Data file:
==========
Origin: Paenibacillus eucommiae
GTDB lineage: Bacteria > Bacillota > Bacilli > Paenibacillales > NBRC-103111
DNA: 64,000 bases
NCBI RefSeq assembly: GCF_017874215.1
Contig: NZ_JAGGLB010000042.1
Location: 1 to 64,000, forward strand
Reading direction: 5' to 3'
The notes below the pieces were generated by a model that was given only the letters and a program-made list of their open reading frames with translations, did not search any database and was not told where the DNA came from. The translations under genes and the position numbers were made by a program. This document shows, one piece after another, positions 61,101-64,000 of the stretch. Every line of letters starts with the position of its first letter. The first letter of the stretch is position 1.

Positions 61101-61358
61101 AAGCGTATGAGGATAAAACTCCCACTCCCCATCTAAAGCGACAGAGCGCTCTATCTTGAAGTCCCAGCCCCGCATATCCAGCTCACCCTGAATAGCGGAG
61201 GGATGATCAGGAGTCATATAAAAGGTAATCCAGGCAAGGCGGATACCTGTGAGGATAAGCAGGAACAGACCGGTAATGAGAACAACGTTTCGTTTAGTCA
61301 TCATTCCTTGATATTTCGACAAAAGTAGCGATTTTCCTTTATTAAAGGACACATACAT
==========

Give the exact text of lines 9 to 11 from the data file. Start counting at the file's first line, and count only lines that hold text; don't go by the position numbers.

Positions 61101-61358
61101 AAGCGTATGAGGATAAAACTCCCACTCCCCATCTAAAGCGACAGAGCGCTCTATCTTGAAGTCCCAGCCCCGCATATCCAGCTCACCCTGAATAGCGGAG
61201 GGATGATCAGGAGTCATATAAAAGGTAATCCAGGCAAGGCGGATACCTGTGAGGATAAGCAGGAACAGACCGGTAATGAGAACAACGTTTCGTTTAGTCA